Copyright

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See Help:Copyright. Templates to define common copyright terms exist and you should not use on this wiki material that is copyright and infringes the copyright owners fair use provisions which it is up to you to be familiar with. Referencing and acknowledging copyright material does not mean that you may not have infringed copyright. If you take notes of a lecture they are your own original work, but paraphasing a single original work, keeping the original meaning and then publishing this as your own work is almost certainly an infringement of copyright. Extracting the facts from original works and giving your own opinions on their interpretation is what Ganfyd is about. See our own license terms at Ganfyd:Copyrights. Copyright in the UK starts as soon as that idea is expressed in a work and does not have to be registered. It is currently restricted to copying, distributing and revising an original work, it does not protect ideas.

Contents

Suggestions

  • Do not copy published tables or figures as they are in original publication. Perhaps a figure convey a point as a table and visa versa to make a point consistent with a review.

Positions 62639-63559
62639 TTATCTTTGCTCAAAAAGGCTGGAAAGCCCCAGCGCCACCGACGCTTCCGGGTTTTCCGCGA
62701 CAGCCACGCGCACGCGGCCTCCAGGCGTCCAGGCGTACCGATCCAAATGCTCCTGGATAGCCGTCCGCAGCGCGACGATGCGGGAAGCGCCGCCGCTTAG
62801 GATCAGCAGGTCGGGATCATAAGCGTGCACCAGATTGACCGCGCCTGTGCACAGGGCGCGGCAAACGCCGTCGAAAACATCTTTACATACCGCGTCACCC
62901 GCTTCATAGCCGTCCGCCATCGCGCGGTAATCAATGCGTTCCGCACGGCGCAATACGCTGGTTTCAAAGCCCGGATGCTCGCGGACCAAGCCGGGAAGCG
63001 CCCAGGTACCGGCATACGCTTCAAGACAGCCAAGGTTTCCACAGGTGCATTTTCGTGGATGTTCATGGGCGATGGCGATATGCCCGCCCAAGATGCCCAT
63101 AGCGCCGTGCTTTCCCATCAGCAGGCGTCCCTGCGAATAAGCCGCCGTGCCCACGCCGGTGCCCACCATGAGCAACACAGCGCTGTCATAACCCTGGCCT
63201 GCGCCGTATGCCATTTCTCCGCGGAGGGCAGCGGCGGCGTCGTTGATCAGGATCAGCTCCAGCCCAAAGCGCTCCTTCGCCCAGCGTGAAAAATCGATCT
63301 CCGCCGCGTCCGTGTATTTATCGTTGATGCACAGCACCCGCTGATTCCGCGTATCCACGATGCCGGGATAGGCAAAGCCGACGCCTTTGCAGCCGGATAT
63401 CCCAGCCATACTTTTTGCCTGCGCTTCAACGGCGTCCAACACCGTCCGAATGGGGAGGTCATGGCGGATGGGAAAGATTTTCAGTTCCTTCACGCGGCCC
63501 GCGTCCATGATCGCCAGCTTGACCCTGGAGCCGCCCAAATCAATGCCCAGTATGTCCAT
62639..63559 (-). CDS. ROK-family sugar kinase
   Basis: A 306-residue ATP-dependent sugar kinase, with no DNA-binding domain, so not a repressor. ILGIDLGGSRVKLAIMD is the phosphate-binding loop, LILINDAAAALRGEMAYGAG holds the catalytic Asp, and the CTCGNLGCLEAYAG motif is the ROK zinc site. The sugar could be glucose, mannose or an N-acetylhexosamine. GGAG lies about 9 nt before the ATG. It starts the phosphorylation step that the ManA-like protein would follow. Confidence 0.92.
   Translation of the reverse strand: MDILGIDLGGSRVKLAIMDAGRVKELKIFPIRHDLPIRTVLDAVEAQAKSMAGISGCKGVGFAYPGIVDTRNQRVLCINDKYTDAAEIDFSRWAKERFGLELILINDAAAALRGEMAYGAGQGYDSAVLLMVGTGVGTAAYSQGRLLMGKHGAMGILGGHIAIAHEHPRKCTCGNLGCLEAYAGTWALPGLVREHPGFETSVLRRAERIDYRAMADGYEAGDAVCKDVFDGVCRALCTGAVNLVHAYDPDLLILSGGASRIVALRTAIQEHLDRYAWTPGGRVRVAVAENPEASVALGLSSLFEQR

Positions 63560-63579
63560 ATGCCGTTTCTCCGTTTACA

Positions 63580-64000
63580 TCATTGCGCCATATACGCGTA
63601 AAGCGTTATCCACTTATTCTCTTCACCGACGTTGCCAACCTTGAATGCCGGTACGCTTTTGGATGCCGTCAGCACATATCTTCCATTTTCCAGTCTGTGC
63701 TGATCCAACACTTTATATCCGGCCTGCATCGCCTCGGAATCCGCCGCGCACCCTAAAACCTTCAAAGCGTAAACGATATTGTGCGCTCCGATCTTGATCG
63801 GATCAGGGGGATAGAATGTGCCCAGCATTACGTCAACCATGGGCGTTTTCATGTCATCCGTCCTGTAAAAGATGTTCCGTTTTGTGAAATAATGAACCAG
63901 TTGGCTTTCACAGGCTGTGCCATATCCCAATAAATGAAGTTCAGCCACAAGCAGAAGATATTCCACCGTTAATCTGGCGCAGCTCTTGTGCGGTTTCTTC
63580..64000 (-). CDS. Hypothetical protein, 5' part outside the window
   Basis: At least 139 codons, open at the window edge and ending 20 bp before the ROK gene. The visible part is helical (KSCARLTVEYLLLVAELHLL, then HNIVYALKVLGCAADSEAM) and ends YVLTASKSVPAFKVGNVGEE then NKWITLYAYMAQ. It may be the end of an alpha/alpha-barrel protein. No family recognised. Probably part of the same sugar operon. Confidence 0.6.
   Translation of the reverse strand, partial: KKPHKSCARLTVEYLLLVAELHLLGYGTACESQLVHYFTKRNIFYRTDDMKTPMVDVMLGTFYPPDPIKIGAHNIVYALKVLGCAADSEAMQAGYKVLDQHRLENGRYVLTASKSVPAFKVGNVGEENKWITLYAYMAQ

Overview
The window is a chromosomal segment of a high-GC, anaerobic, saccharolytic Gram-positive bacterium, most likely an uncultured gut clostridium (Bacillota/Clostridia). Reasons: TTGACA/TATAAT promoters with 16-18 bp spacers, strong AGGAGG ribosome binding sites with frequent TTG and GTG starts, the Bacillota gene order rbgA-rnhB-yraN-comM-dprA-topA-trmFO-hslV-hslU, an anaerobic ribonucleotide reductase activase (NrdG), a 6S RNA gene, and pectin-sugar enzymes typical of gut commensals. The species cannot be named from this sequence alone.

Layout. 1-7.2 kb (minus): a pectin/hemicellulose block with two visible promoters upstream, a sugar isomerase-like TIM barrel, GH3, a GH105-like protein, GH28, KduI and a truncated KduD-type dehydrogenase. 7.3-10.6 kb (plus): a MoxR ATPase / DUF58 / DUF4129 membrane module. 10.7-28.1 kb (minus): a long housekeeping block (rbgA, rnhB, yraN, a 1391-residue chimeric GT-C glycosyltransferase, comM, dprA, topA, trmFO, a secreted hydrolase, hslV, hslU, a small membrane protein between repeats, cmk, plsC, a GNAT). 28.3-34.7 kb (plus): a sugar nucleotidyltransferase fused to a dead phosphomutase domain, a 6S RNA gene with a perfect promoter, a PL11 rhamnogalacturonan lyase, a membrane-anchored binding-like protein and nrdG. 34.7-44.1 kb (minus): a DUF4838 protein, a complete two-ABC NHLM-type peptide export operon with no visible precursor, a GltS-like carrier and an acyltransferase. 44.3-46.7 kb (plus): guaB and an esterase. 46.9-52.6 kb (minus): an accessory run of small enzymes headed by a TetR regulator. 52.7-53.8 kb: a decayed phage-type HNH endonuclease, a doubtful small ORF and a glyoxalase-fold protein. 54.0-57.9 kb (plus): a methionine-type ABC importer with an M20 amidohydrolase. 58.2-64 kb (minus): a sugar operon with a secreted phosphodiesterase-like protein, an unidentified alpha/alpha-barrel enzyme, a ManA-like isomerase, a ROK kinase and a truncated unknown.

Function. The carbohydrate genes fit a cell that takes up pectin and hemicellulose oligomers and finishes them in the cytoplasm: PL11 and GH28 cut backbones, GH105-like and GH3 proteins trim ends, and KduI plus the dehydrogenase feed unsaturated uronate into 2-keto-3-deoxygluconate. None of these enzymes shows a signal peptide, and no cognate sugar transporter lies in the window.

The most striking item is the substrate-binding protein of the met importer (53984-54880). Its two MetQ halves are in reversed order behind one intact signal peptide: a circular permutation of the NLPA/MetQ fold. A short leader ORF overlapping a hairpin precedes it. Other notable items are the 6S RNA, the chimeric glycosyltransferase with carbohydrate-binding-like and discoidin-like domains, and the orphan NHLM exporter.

• Use more than one source and interpret. Few single review articles in the literature will ever be considered the definitive monograph.
  • It seem reasonable to define a medical condition so your reader understands your interpretation. If the definition is easily accessible an extract in note form might be helpful and the authors are perhaps more likely to have a relaxed attitude to their copyright, which without a doubt exists. Perhaps definitions of conditions that can only be accessed on a pay as you view basis need more care. Perhaps such definitions deserve not to be used !

Historical context

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The Lancet helped defined the intellectual property component of medical lectures following an injunction by John Abernethy the founder of St Bartholomew's medical college in 1825. These should not be copied and published for profit[1]. A recent review of UK copyright law is available[2].

The first copyright act in the UK, was the Statute of Anne in 1710 (An Act for the Encouragement of Learning). It granted rights and monopolies to book printers. The most recent act in the UK is the Copyright, Designs and Patents Act 1988.

Intellectual property rights can reward true innovation and have certainly been an essential component allowing the evolution of our present culture.

International context

Different cultures and societies can have quite differing interpretations of the implementation and benefits of copyright. In some all copyright has been seen as a matter for the state.

References

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